Understand SQL Server’s impact on .NET performance with ANTS Performance Profiler 9

Today I’m excited to share a big new release of ANTS Performance Profiler to help you with the all-too-common problem of slow SQL Server queries causing performance issues for your .NET application. The video below walks through the new functionality, or you can skip ahead to read more.

For some time, ANTS has shown you information about database queries, and even how the code you wrote is responsible for them running. This has been useful for identifying slow queries or overly-chatty applications making too many database requests, which is particularly common when misusing ORMs. Unfortunately until now, once a slow query was identified it could still be difficult to understand why it was slow.

The new version changes that. Having identified a slow query or stored procedure run against SQL Server, you can now view its execution plan, right inside ANTS, in a single click.

Expensive and data-heavy operations are picked out for you, making navigation easy, and you can see detailed information about any operations. You’ll also see various warnings, for example about missing indexes (along with the script to create those indexes if you choose).

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We also now provide a lot more information about SQL Server queries.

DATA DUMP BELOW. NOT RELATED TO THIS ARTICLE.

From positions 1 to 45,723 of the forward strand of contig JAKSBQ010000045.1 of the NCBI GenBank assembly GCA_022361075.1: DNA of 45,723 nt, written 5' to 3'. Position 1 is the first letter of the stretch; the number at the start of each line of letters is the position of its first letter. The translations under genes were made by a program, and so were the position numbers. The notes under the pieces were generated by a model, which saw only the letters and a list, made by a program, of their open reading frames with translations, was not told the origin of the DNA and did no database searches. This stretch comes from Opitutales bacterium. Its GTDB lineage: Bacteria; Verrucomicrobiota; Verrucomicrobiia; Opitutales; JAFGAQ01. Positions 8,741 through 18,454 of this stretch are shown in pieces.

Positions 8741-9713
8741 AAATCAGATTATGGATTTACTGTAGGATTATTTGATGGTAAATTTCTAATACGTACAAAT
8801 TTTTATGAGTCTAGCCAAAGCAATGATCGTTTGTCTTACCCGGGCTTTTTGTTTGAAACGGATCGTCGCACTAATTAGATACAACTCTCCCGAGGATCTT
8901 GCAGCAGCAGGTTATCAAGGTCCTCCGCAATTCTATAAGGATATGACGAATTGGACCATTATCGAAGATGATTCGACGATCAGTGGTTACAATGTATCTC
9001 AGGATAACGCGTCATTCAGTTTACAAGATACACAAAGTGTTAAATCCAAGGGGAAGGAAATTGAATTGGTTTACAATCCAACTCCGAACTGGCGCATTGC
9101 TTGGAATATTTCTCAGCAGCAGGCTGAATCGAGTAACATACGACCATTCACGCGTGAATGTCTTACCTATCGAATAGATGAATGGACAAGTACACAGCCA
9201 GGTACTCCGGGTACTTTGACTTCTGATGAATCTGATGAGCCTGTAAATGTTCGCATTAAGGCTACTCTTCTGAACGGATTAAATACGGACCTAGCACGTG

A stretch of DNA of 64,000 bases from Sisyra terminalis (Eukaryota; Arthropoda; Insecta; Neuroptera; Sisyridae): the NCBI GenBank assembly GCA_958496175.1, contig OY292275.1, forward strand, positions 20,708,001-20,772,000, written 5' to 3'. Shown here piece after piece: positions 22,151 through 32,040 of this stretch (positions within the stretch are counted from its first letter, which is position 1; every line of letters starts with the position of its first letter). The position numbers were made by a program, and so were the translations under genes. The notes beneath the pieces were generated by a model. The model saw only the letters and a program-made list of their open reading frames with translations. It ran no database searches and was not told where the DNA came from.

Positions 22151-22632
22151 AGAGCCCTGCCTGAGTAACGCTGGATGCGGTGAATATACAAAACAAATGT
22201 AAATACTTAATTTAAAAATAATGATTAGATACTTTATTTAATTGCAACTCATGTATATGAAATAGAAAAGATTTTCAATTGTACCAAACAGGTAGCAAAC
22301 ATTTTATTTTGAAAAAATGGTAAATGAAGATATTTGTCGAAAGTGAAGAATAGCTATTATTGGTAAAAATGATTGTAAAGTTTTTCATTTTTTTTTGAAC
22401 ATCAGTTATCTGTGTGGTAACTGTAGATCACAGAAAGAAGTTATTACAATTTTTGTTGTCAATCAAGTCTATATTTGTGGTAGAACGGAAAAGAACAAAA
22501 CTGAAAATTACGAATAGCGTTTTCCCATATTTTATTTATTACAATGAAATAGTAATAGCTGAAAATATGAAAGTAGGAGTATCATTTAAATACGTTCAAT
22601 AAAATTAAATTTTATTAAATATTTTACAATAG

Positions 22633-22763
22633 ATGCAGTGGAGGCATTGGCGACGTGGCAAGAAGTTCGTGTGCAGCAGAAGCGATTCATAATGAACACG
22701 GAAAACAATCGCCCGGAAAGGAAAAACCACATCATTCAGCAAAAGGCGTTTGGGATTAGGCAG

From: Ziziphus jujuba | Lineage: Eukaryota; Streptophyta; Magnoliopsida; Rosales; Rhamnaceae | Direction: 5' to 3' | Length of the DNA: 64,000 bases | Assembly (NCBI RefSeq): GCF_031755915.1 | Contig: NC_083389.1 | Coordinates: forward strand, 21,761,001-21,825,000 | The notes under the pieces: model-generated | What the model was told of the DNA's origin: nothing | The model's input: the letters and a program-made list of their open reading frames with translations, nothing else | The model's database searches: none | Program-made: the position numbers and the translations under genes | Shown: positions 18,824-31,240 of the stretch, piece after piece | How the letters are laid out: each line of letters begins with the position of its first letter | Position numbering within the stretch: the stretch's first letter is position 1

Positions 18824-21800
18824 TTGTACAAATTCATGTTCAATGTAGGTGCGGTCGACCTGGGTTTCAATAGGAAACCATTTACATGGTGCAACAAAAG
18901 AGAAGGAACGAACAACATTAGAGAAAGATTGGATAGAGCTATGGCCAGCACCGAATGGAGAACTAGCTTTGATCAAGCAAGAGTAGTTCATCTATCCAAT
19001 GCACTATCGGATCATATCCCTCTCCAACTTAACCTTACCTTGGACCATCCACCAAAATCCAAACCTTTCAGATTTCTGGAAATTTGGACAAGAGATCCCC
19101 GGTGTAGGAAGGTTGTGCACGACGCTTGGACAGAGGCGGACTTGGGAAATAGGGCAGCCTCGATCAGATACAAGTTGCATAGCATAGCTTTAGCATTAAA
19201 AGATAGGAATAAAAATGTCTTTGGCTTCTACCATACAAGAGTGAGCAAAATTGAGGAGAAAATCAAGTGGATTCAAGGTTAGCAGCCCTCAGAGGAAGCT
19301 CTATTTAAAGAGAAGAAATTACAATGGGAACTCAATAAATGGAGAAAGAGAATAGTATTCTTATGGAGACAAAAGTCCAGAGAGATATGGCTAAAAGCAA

Instead of aggregating data by the statement text or name of a stored procedure, you can drill down to see data for each individual run of the query. This information matters because sometimes it’s critical to know that a query which ran twice taking a total of 10 seconds didn’t take 5 seconds each run, but rather took 100ms the first time and 9.9s the second time.

For each run of the query we now capture additional information, including the values of any parameters (which can have a significant impact on execution time), and the name of the server and database. This information is essential for rerunning queries, so we present the information in a way you can copy and paste directly into SSMS and run without any reformatting. This should make it easier to debug a query outside of ANTS, or even to request help from a team member or DBA.

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You can try the new version for yourself by downloading a free trial. We hope you find the new capabilities helpful – as usual we’d love to hear your feedback!

Ben

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